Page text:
Many people donating items to Goodwill often neglect to determine their donations' value. Understanding the fair market value of your donations is essential for deducting them on your tax return.
Determining A Donations' Value
The Internal Revenue Service (IRS) determines the value of any donations to a charitable organization. Monetary donations are valued at their exact amount. The value of other donations, regardless of their recipient, is not its cost or depreciated value. Instead, it is the fair market value of the item at the time it is donated. This refers to the amount a buyer would pay for the item and a seller would ask for it. This valuation guideline applies to any clothing, household or other tangible items you donate. An item in such a bad state when donated that is unable to be purchased to sold is not ascribed any value. IRS Publication 561 entitled "Determining the Value of Donated Property" contains guidelines for determining the value of donated property. You can only deduct the fair market value of your donations on your taxes.
Goodwill provides a general listing of the value of donated items. This list is not exhaustive and should not be relied upon to tell you the specific values of items in accordance with the IRS' rules. Follow the IRS guidelines for specific values.
General Values of Household Items
Although their specific value depends on their condition and the area in which they are donated, tangible items have general values. The values below are based on Goodwill's guidelines:
- Women's Skirts: $3.99
- Jeans: $4.99
- Dress: $4.99
- Winter Coats: $12.99
- Curtains: $2.99
- Towels: $1.99
- Pillows: $2.99
- Tables: $39.99
- Chair: $6.99 (each)
- Desk: $24.99
- Microwave: $6.99
- Standard Computer Monitor: $20.00
- Computer Hard-Drive: $25.00
- Keyboard: $10.00
Donating a Car
When you donate a car to Goodwill, its value is determined according to the requirements of your local organization. Some Goodwill organizations accept any car, whether it runs or not. Others require that it run. Once you donate the car, you give title to it to the organization. Never leave the title blank or you may be prevented from deducting it on your taxes.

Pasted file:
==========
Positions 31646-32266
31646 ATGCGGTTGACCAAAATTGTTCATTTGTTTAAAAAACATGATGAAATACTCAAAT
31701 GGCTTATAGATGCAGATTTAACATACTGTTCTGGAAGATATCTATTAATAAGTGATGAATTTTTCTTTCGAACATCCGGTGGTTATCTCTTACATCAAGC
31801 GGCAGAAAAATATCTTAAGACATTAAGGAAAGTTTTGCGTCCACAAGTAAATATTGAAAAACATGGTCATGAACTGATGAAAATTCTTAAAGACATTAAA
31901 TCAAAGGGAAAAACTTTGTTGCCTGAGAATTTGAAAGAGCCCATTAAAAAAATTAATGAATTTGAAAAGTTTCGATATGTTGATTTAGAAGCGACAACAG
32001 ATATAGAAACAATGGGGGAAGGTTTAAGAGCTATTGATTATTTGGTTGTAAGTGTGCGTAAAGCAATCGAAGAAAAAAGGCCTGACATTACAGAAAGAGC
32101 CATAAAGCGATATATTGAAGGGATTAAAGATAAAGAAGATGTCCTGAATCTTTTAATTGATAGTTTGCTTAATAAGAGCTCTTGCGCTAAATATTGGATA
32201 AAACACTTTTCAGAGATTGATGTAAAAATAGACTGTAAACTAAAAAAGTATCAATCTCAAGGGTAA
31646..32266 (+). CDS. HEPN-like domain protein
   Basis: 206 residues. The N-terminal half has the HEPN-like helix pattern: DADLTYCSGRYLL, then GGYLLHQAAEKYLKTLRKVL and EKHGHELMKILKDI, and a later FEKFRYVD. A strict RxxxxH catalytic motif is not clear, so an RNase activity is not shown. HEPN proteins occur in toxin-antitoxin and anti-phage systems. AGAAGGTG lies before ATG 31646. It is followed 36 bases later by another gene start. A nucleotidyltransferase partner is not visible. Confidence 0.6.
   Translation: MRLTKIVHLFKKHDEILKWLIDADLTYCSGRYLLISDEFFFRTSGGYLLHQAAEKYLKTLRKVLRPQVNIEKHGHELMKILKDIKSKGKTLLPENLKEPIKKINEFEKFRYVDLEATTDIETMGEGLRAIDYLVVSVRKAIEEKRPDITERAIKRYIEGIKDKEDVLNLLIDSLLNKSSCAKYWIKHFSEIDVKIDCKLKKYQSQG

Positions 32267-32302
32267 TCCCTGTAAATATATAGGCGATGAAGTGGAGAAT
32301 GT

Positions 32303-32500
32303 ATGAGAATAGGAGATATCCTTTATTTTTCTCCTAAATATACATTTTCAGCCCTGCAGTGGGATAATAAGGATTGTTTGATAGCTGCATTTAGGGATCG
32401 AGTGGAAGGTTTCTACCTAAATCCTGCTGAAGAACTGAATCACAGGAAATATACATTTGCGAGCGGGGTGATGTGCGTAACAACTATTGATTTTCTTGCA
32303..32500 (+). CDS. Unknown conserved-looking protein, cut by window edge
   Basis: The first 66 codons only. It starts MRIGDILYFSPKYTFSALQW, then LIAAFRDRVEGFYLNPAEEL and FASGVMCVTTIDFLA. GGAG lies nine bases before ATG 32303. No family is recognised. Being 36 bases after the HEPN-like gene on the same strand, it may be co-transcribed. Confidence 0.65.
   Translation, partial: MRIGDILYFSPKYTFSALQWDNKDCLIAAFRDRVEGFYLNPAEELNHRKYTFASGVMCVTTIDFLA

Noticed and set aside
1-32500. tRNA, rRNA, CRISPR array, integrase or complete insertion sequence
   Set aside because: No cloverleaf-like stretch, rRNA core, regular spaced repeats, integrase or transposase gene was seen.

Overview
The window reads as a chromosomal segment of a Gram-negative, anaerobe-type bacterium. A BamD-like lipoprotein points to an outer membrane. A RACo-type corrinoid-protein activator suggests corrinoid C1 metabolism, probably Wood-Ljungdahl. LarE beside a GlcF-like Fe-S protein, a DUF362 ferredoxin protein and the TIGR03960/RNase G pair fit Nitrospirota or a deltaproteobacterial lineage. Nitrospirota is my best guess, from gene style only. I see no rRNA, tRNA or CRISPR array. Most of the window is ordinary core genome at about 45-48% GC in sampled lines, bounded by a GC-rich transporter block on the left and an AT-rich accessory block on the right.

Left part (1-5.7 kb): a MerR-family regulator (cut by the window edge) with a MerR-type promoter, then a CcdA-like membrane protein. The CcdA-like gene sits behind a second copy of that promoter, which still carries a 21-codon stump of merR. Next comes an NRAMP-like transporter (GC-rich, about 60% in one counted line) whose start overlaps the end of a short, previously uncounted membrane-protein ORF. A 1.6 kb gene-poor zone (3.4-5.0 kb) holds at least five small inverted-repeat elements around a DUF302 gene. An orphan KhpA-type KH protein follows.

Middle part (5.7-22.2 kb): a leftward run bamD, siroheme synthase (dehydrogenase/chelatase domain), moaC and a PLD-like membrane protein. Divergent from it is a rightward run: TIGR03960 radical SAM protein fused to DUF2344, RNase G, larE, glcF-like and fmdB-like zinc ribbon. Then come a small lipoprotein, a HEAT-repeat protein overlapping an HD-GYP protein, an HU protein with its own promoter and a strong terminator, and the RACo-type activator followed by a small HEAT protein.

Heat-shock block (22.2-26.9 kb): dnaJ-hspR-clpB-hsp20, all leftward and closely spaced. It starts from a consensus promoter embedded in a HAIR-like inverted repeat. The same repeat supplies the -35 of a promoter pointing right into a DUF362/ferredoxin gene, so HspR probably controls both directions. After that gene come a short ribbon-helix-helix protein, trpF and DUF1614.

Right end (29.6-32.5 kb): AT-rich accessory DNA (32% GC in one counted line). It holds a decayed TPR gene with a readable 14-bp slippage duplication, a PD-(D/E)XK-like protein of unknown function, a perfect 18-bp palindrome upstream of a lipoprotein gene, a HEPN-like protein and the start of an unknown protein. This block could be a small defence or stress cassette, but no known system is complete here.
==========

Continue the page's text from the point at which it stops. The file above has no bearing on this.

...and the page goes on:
As of January 1, 2005, the IRS defined the value of your vehicle donation as being equivalent to the proceeds that the organization receives when the car sells. In order to claim the charity donation on your taxes, you'll need acknowledgement in writing from the local Goodwill stating the sale price of the car. Make sure to obtain either the sale price or a statement that the car is being used by the charity within 30 days of your donation.
If Goodwill plans to use the vehicle, you can determine the fair market value of it based on the price of similar cars in your area. Local newspaper classified listings for the model and year of the car you've donated will provide you with a general dollar amount.
Valuing Your Donations
It might feel overwhelming to determine "fair market value" of a box full of items, but taking the time to make an inventory list before donating can save you a great deal of money on your taxes. If you are donate a large amount of items and believe that its value exceeds $5,000, you'll need to complete IRS Form 8283, titled "Noncash Charitable Contributions". For this form, you'll need to include Goodwill's Federal Identification number, which should be listed on your donation receipt.